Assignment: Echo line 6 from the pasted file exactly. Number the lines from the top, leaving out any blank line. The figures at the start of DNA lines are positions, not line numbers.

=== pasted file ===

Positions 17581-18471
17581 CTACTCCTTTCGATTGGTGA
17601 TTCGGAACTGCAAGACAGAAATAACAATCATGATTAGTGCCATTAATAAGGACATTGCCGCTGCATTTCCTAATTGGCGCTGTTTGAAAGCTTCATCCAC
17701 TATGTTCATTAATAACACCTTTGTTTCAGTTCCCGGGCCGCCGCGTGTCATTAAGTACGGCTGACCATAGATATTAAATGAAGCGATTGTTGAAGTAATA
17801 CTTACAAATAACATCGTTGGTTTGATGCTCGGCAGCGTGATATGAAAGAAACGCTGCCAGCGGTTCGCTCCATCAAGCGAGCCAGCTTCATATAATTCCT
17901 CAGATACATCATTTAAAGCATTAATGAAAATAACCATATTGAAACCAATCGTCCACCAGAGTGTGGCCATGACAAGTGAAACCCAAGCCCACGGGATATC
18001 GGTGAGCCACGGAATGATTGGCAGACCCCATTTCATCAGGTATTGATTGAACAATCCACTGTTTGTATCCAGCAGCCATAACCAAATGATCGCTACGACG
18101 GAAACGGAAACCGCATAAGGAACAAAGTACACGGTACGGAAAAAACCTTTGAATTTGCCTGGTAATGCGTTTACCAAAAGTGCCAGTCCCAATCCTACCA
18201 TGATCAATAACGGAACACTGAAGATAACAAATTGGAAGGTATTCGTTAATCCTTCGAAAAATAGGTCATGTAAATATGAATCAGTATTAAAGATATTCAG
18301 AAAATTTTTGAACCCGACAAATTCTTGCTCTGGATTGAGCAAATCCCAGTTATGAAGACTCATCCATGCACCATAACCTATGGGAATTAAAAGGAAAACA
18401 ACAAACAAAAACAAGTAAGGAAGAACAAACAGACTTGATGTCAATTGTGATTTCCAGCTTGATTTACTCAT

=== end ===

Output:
17901 CAGATACATCATTTAAAGCATTAATGAAAATAACCATATTGAAACCAATCGTCCACCAGAGTGTGGCCATGACAAGTGAAACCCAAGCCCACGGGATATC